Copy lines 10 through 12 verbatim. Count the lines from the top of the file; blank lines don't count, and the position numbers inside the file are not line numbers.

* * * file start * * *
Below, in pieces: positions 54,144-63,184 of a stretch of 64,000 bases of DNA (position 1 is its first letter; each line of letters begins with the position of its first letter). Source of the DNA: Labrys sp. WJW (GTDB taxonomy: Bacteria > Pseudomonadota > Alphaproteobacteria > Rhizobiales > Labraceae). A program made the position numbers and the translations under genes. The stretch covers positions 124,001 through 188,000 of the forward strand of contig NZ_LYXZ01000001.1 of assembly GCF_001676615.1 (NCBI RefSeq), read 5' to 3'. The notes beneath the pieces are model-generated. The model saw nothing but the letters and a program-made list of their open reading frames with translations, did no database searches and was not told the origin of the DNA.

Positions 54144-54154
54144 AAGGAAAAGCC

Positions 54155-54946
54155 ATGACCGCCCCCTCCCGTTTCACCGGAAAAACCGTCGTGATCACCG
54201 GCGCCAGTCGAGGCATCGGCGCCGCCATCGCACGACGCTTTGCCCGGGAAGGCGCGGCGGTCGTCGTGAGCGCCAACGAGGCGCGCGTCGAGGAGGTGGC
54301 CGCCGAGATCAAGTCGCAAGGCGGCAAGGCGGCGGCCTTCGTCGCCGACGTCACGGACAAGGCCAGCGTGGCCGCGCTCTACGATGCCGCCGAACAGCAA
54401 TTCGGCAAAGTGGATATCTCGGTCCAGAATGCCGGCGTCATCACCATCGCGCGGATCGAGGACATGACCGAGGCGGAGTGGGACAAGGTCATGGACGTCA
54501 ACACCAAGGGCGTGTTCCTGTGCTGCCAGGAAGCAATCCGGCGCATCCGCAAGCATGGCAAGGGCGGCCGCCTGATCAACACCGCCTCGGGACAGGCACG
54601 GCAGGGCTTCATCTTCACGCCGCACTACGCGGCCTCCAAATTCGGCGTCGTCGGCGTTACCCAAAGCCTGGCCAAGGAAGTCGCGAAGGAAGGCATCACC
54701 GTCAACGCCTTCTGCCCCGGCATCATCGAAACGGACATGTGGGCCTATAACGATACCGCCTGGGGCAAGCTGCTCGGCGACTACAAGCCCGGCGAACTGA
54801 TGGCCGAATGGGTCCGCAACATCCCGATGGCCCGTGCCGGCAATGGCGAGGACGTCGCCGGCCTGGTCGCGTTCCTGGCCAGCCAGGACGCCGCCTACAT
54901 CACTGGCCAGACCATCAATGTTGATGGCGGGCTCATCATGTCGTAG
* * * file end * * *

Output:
54601 GCAGGGCTTCATCTTCACGCCGCACTACGCGGCCTCCAAATTCGGCGTCGTCGGCGTTACCCAAAGCCTGGCCAAGGAAGTCGCGAAGGAAGGCATCACC
54701 GTCAACGCCTTCTGCCCCGGCATCATCGAAACGGACATGTGGGCCTATAACGATACCGCCTGGGGCAAGCTGCTCGGCGACTACAAGCCCGGCGAACTGA
54801 TGGCCGAATGGGTCCGCAACATCCCGATGGCCCGTGCCGGCAATGGCGAGGACGTCGCCGGCCTGGTCGCGTTCCTGGCCAGCCAGGACGCCGCCTACAT